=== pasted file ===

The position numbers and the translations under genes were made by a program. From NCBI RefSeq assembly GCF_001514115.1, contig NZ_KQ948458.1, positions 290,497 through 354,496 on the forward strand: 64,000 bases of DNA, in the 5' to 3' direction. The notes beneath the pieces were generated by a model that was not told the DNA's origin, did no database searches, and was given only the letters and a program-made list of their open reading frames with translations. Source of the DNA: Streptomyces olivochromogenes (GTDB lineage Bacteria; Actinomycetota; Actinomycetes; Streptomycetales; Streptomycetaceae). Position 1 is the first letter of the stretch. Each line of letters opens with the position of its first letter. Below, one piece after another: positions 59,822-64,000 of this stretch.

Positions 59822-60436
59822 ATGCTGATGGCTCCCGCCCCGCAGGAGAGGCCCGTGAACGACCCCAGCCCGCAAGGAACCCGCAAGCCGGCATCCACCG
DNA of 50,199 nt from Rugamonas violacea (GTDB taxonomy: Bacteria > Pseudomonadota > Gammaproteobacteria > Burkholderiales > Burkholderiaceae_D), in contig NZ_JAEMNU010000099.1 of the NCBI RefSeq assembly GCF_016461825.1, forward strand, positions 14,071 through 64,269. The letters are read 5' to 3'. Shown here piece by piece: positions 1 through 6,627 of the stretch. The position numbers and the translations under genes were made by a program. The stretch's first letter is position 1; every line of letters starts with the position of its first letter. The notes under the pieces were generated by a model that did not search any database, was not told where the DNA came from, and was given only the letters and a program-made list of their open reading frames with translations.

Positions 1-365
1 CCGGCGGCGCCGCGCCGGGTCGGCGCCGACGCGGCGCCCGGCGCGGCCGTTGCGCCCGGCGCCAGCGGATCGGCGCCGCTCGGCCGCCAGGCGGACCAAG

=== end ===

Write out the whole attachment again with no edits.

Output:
The position numbers and the translations under genes were made by a program. From NCBI RefSeq assembly GCF_001514115.1, contig NZ_KQ948458.1, positions 290,497 through 354,496 on the forward strand: 64,000 bases of DNA, in the 5' to 3' direction. The notes beneath the pieces were generated by a model that was not told the DNA's origin, did no database searches, and was given only the letters and a program-made list of their open reading frames with translations. Source of the DNA: Streptomyces olivochromogenes (GTDB lineage Bacteria; Actinomycetota; Actinomycetes; Streptomycetales; Streptomycetaceae). Position 1 is the first letter of the stretch. Each line of letters opens with the position of its first letter. Below, one piece after another: positions 59,822-64,000 of this stretch.

Positions 59822-60436
59822 ATGCTGATGGCTCCCGCCCCGCAGGAGAGGCCCGTGAACGACCCCAGCCCGCAAGGAACCCGCAAGCCGGCATCCACCG
DNA of 50,199 nt from Rugamonas violacea (GTDB taxonomy: Bacteria > Pseudomonadota > Gammaproteobacteria > Burkholderiales > Burkholderiaceae_D), in contig NZ_JAEMNU010000099.1 of the NCBI RefSeq assembly GCF_016461825.1, forward strand, positions 14,071 through 64,269. The letters are read 5' to 3'. Shown here piece by piece: positions 1 through 6,627 of the stretch. The position numbers and the translations under genes were made by a program. The stretch's first letter is position 1; every line of letters starts with the position of its first letter. The notes under the pieces were generated by a model that did not search any database, was not told where the DNA came from, and was given only the letters and a program-made list of their open reading frames with translations.

Positions 1-365
1 CCGGCGGCGCCGCGCCGGGTCGGCGCCGACGCGGCGCCCGGCGCGGCCGTTGCGCCCGGCGCCAGCGGATCGGCGCCGCTCGGCCGCCAGGCGGACCAAG